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Why Reading FC Failed To Stay in the Premier League In 2012/13

In his Tilehurst End debut, Chris Ballard looks back at the 2012/13 Premier League campaign and why Reading were relegated straight back down to the Championship.

Reading v Queens Park Rangers - Premier League Photo by Richard Heathcote/Getty Images

April 17th 2012 is a day I will not forget as a Reading fan as that was the day we secured our return to the Premier League. Hearing Tim Dellor scream over the radio that Mikele Leigertwood had bundled Ian Harte’s free kick past Nottingham Forest hit home that little old Reading were actually going to do it! As a young fan of 15 at the time, I was so excited for the future as we had always came close but failed at the final hurdle (*cough* Wembley *cough*).

I remember begging my parents that night to buy me a season ticket as I couldn’t miss this opportunity to witness the dream of Premier League football. Unfortunately the dream bubble burst by late October as we got mauled by Chelsea and Spurs and couldn’t buy a win to save our lives. We were gone as quickly as we had arrived as the elite showed no mercy.

I still wonder now if we could have done any better. Were we just unlucky and if we had gone up in May this year would the same have happened again ? There is no clear answer to this so I have broke it down into three sections as to why we limped out of the league rather than going out fighting.

The Squad

I’m sure most Reading fans would agree with me that the 2011/12 squad is one our most iconic teams since the 106 team of 2005/06. We hadn’t set the division alight like Southampton or West Ham but we showed we could beat anyone on our day through hard work and squad unity. Whatever happened afterwards, I still regard those players as my heroes for getting us there.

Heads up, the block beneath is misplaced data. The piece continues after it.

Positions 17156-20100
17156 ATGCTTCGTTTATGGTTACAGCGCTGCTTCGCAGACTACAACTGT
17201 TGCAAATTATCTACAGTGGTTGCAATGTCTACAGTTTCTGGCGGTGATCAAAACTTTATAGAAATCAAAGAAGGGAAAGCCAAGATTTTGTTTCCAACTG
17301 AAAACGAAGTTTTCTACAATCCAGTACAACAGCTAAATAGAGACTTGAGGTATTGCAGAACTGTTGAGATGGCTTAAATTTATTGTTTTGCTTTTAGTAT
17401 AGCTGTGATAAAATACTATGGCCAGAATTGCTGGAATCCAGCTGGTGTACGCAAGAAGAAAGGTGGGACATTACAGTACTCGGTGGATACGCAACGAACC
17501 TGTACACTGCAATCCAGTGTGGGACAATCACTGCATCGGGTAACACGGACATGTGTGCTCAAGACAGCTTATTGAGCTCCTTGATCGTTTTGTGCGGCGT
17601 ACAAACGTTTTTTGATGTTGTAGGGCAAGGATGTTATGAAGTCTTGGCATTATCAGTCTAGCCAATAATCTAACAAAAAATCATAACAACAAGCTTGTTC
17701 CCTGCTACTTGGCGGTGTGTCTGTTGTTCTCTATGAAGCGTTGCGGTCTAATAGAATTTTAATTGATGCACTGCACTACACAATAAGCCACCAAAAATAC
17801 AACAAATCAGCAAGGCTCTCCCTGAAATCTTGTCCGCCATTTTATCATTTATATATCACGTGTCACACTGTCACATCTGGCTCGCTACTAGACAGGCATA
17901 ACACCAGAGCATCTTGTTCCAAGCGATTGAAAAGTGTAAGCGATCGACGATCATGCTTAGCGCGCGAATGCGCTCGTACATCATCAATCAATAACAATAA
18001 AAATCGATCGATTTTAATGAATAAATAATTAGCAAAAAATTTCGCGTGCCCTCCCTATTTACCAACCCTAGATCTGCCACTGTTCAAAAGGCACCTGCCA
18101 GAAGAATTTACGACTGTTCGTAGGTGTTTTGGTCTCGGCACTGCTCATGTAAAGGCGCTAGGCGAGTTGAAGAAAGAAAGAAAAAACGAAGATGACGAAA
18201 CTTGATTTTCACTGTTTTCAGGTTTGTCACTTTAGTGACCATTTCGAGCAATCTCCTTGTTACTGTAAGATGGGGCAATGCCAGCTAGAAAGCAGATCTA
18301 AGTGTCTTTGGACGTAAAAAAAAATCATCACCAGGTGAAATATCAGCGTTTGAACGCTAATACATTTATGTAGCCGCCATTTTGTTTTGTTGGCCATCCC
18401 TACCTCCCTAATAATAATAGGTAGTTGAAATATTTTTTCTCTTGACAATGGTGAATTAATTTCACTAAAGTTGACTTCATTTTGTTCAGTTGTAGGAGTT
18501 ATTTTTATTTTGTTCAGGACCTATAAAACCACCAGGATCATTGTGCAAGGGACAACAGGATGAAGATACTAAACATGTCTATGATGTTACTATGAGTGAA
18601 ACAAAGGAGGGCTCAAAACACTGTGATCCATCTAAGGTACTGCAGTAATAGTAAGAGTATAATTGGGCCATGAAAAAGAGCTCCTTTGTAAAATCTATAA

Sadly while they were heroes in the Championship, we needed firepower to gain survival. I do admire Brian McDermott for wanting to reward those who got the team there and it did keep the unity for most of that season. But more players were needed to be brought in to challenge as you could almost name the same 11 which helped the opposition scouts. The players that did come in were just small upgrades on what we usually bought which is great for a Championship campaign but the Premier League is something else! We got bullied in defence and midfield and our strikers lived off scraps.

The financial purse strings were of course kept pretty tight by Anton Zingarevich, so it's hard to blame Brian too much, but while Adam Le Fondre’s super sub miracles in January offered a glimmer of hope for survival, alarm bells were ringing amongst the fans that we depended on this tactic too much. This fear did come true as teams learned to finish us off early as they would be no time for us to rally back. Overall, whilst this was a great Championship team it simply needed more depth in order to secure safety.

The League At The Time